The sustained lower price of oil has largely been accepted as the new normal, and companies are putting plans in place to enable a more agile response to commodity price fluctuations in the future. For some, this means a diversification of portfolios, with many considering moves to an energy mix that includes some form of renewables.

The challenges in Africa’s oil and gas industry

The top challenges in the oil and gas industry have remained similar to those in previous years with uncertain regulatory frameworks, corruption, and tax requirements remaining in the top six for the past four years. It is notable that financing costs and foreign currency volatility have both become more critical challenges since 2015 when they were ranked 11th and 10th respectively.

While not surprising, it is disheartening that governments and regulators are still not taking up the plea from oil and gas companies to do something about ensuring certainty to players who are looking to invest in hydrocarbon plays in various African countries. Likely, it’s mainly due to the political nature of such a challenge. No one person or entity has direct control over regulatory frameworks, and many of the stakeholders don’t realise or appreciate how important they are in creating an attractive investment environment for potential entrants.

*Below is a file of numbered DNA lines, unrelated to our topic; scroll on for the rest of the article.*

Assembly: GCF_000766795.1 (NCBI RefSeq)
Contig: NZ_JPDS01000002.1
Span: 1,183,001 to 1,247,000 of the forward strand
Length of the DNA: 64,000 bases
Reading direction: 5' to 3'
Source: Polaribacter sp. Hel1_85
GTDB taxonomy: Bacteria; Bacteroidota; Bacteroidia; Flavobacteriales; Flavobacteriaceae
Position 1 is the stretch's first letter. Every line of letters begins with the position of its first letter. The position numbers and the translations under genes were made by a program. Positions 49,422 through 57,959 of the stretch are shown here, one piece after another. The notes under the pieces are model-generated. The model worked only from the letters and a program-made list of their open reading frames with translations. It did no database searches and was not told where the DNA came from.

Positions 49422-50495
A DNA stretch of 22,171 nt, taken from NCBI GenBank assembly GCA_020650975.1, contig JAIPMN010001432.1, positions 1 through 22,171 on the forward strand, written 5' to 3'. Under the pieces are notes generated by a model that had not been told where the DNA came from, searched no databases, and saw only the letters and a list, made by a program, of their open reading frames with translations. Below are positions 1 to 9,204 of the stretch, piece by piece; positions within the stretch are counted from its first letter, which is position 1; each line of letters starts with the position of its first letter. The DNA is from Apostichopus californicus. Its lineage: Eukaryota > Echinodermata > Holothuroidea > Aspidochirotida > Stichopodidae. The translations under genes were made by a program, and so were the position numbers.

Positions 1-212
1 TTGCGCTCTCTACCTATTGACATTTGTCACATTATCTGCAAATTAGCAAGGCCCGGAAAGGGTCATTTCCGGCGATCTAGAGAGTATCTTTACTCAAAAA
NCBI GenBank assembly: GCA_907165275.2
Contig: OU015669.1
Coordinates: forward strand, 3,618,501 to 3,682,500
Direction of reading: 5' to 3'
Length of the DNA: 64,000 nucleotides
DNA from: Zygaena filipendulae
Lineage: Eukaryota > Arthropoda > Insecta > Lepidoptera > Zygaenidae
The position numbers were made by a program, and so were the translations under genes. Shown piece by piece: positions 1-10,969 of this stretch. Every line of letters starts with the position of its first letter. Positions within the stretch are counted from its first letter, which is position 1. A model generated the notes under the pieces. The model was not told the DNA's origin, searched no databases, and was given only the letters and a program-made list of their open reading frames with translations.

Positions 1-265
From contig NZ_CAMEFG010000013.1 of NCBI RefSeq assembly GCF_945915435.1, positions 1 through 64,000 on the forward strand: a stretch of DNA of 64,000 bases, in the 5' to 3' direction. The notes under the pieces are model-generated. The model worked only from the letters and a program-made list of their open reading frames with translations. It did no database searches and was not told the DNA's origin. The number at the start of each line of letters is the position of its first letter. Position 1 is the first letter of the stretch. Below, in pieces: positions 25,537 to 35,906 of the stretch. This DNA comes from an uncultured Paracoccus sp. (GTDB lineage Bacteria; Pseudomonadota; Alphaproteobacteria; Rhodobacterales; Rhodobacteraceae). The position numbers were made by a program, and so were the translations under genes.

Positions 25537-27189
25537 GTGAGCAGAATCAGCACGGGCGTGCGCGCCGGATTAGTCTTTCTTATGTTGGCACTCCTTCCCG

Corruption moved up slightly on the agenda this year, moving from third place to second place, with numerous instances occurring across the continent. It is notable that companies are prioritising and spending money on the prevention of fraud and corruption. More ethics training has been introduced for senior management both locally and globally to encourage companies to be legally compliant in all countries in which they operate. Another indication of attempts to drive change is that the Extractive Industries Transparency Initiative (EITI), which promotes transparency, good governance and accountability in the use of oil, gas and mining resources, has more African country participants by number and percentage than the rest of the world. African governments are aiming to become more compliant, primarily so that they can attract more foreign investment.

In addition to these and other challenges facing the industry, we continue to see organisations focus on cost cutting. Players continue to be more discerning in choosing the projects they wish to take forward, and operational excellence continues to factor high on the business agenda.

Are companies in Africa’s oil and gas industry fit for growth?

Oil and gas companies cited “too little investment in developing capabilities” as the most significant impediment to business growth. Weak strategy and leadership followed this. PwC’s Fit for Growth approach requires leaders to clearly pin down their identity and develop a capability-driven strategy that is clearly articulated and communicated among staff. This will need to not only address what the companies should be doing, but also needs to define what the company should stop doing to make sure it does not spread itself too thinly and focuses on differentiating value proposition in the market.

Achieving sustainability